SAP is a big company, so it goes without saying that it should present itself in a big way. Sapphire Now, its annual European event was hosted in Madrid this month, where the company revelled in the glory of HANA, its in-memory database analytics tool, and insisted that further innovation and growth is on the horizon.
Despite Madrid being the location of political protests during the same week, SAP managed to successfully gather 11,000 customers, partners, journalists and analysts into the Spanish capital, and like many conferences this year, the main theme was on the innovation and growth of the mobile and social markets.
Although ending in triumph, SAP’s conference began on a sad note, as keynote speaker, Bill McDermott, co-CEO, SAP, had to address the audience via satellite link, following a tragic family event which prohibited him from travelling. The commitment to the event was appreciated however, and the warm reception helped McDermott to deliver a positive and personal speech.
“I started out as deli owner in New York, and I learnt that the customer determines whether we have a job or not, I’ll never forget that,” he said.
“The world used to be business to business, now it’s business to business to consumer. The customer demands digital, demands mobile, it’s critical. In Kenya they skip meals to pay mobile bills – that says it all.”
McDermott was quick to speak of the success of SAP’s customers since adopting mobile business capabilities, as well as newly designed, socially based application interfaces and products. The rise of mobile platforms, virtual desktops, BYOD, and big data has made dealing with these a necessity. And McDermott says: “Necessity is the mother of invention – we needed to transform ourselves.”
“Customers are 40% more likely to buy if something is marketed on a social platform. This is already proved, so now we just need to build upon it.”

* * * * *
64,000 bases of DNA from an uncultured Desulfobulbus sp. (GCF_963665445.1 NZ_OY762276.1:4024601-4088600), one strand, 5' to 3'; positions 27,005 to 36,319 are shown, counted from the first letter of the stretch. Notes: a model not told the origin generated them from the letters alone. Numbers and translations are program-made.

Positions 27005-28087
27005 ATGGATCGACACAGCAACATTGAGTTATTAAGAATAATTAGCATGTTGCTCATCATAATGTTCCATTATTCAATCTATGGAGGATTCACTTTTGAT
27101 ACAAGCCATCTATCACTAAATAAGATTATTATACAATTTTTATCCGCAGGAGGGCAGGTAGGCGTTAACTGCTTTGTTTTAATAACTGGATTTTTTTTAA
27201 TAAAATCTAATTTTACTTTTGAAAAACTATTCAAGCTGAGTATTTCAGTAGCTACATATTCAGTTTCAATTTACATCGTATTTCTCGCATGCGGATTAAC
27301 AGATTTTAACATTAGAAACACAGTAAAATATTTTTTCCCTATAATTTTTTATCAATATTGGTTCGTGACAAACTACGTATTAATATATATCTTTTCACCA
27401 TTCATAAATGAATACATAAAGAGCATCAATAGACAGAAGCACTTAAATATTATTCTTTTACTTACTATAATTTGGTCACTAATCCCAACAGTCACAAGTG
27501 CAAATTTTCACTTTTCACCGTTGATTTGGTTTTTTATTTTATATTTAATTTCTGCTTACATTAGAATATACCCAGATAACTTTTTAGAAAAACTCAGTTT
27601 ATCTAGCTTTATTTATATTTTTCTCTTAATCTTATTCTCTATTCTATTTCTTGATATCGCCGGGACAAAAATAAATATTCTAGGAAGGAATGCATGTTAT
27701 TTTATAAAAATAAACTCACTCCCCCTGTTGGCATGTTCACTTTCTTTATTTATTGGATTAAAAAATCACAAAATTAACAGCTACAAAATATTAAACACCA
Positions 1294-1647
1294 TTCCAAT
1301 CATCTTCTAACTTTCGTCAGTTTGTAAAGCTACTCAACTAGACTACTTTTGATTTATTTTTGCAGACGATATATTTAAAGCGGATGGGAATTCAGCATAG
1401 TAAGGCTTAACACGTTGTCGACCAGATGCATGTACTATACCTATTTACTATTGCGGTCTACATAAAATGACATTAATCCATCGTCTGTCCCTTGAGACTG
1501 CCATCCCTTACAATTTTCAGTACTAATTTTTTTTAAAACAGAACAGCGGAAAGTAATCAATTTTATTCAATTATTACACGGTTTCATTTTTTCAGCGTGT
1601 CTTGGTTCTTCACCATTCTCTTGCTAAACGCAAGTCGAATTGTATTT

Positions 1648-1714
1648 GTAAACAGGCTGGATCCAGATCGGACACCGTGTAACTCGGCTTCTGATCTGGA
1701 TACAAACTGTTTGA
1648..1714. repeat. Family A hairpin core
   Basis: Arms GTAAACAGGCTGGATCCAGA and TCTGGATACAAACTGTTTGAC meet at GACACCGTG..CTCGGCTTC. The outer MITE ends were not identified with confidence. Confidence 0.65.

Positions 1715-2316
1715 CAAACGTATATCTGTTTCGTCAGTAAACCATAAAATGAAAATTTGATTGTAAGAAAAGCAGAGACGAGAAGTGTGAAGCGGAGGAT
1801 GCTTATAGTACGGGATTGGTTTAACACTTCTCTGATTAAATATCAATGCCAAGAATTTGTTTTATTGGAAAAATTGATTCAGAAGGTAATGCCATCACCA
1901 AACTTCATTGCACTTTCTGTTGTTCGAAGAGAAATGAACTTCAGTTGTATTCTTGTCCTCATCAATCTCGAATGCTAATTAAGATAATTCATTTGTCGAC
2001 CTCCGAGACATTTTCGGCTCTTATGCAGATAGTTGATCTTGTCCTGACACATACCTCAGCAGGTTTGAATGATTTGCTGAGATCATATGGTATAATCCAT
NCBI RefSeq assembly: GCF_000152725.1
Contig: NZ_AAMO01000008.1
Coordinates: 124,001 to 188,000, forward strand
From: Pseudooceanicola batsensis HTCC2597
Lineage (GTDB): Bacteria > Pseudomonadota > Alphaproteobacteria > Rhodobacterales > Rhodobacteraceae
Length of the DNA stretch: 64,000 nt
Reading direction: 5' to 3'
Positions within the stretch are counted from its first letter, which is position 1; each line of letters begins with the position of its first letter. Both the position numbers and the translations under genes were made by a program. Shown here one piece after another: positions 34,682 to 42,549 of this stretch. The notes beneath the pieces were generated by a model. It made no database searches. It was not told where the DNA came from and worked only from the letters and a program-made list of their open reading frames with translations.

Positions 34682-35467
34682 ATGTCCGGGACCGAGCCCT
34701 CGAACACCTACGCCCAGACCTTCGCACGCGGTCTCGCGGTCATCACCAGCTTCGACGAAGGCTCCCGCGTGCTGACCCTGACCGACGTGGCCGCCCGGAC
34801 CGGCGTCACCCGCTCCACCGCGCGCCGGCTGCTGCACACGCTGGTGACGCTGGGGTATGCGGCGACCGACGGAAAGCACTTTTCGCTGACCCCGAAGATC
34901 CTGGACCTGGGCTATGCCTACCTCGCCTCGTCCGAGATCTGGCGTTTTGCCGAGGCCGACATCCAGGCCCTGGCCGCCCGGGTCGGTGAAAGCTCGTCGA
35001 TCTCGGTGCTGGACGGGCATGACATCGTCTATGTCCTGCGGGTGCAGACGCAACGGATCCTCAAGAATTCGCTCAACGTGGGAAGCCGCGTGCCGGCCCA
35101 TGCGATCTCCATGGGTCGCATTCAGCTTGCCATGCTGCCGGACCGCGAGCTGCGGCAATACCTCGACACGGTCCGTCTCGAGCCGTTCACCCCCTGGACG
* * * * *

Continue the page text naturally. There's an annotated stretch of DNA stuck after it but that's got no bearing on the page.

Taming big data
Statistics on big data have continued to stun in the past 12 months, and ways of controlling it and benefiting from it are a high priority for businesses everywhere. Two years ago, SAP developed the first version of HANA, the in-memory database analytics tool. Now, it’s just entered its fifth stage of development and SAP believes that the rest of the industry is starting to realise the importance of its capabilities.
Even Oracle CEO, Larry Ellison was critical of the idea at first, as Product Manager, Ingo Brenckmann said.
“He called us complete lunatics, and asked where we were getting our drugs from. So now that companies like Microsoft are moving into this type of analytic, we’re proud.”
“The fifth version has incorporated text analysis, this is a brilliant feature because it now gives people the chance not just to view data and sort it, but to analyse it in context. For example, you can now use HANA to not only see how many people are tweeting about SAP, but what they’re actually saying, what’s the response, is it negative or positive? What are main issues, what are the thoughts and numbers and what do they represent? The power of this instantaneous data is crucial to companies working in this digital era,” he said.